I’m guilty of not talking about BOAT nearly enough and I feel other writer’s are guilty of the same inexcusable act. For the first quarter of 2011, this record was in contention for my favorite record of the year. People, there are some pop gems on this record. “(I’ll Beat My Chest Like) King Kong” is not only a great first single, it’s a great single period. “Landlocked” is the strongest song on the record and reminds me of Nerf Herder in its nerdy frankness. However, my favorite song on Dress Like Idols is “(do the) Double Take.” The narrative pretty much summed up my life for a decent amount of 2011. Being fucking miserable in a bar Sitting quietly at the end of a bar, smiling at a girl as she walks by…and there’s where it ends. Do you know why? Because I didn’t have a job. Men who don’t have jobs should be taken out behind a bar and shot aren’t allowed to date. It’s actually considered a social felony in most states. BOAT plays their first show of 2012 at the Sunset on April 13th, with the Bismark and Police Teeth.

Police Teeth – Awesomer Than The Devil

I kept on telling my friends (the ones that didn’t like Police Teeth) that this was a dope record. They didn’t listen to me. They kept on insisting, “We don’t like pop punk.” I told them to shove it. I don’t like pop punk either. Eventually they actually listened to the record and saw things my way. Some great tunes on this record, notably “Rock & Roll Is A Pyramid Scheme (Parts 1 & 2)” and “Public Defender.” You know what? While you’re at it, you can also add “Send More Cops” to that list.

Strong KillingsS/T

Best local punk record of 2011.

Youth Rescue MissionS/T

Carissa’s Wierd was my proverbial novocain for the soul in 2010. Youth Rescue Mission won this pretty handily in 2011. With songs like “Floorplan” and “Great White,” it’s easy to understand why. I spent a lot of time staring off into space with watery eyes, then pressing the “repeat” button because I’m really into emotional masochism.

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Sleeper Agent – “All Wave and No Goodbye”

I don’t really like this band or the the album Celebrasion, because the album is pretty fucking boring in all honesty but this is a good song. I’ll be interested to hear what the follow-up to this 2011 release sounds like. This band is currently on tour with Fun, they’ll probably make quite a few new fans.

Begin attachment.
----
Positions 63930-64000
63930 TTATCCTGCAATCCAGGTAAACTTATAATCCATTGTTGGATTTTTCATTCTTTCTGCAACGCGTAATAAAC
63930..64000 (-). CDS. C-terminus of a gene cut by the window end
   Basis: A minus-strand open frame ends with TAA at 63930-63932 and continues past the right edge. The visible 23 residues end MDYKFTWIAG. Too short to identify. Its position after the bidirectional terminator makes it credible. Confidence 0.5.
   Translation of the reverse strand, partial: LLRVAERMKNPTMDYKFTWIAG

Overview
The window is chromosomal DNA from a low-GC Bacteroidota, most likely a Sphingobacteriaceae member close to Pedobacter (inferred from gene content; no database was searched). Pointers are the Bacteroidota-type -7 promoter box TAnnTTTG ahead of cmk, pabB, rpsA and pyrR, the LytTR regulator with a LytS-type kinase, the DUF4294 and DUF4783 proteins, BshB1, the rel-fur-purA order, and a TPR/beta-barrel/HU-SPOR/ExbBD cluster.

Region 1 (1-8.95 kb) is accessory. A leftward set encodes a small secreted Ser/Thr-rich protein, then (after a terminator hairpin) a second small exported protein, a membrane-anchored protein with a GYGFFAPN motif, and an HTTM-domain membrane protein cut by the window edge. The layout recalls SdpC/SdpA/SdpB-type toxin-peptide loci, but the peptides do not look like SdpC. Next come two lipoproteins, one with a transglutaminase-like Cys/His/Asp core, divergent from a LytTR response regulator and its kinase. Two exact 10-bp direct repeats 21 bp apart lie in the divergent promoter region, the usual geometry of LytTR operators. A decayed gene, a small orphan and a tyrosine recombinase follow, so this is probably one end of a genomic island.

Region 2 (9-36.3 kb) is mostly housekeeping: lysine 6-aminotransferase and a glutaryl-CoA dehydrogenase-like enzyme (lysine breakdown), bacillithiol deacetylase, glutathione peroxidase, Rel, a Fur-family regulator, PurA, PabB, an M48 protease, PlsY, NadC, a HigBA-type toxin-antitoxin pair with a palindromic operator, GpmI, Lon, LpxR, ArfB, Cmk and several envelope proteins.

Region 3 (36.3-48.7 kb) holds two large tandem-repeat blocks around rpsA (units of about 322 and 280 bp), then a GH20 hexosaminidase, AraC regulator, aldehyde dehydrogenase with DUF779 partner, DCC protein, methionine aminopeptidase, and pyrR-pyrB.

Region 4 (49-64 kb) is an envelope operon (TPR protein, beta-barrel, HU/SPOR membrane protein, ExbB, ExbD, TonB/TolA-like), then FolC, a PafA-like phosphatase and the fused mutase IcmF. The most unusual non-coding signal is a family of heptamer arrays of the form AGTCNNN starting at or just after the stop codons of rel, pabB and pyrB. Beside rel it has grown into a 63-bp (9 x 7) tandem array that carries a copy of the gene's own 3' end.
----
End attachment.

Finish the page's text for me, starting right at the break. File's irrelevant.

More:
Alpinist - Minus. Mensch

This album actually came out in 2009 but it dominated my Ipods so much that I had to include it in this list. German hardcore that isn’t messing around. I suggest you get familiar.

Shabazz Palaces - Black Up

Duh. Wale ft. Rick Ross and Jadakiss – “600 Benz”

I think the new Wale album Ambition is garbage. Maybe I had set my expectations too high considering some of the slight work he had put in months prior to releasing that record. This song is some FI-YAH (pronounced “fire”) though.

Cat From Hue – “Never Again”

Cat from Hue actually re-released this song on their newer self-titled EP but I think the version found on Forgetters is infinitely more impressive. This is another one of those soul-searching tunes that I can play again and again without ever tiring of it. Be careful, you listen to this song too much and you’ll be stuck in reminiscing mode for the remainder of your day. This song makes you want to call someone you haven’t spoken to in a long time and tell them that they’ve forsaken your friendship tell them that you miss them. Great song.

Constant LoversTrue Romance

Admittedly, every time I listen to this record I wonder how the hell that poor chap on the album cover got his finger stuck in a stick of butter.

Helm’s AleeWeatherhead

Duh.

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Nurses – Dracula

You know that guy or gal that shows up late to a party and then completely takes it upon entry? Dracula is kind of the musical equivalent of that.

CastevetMounds of Ash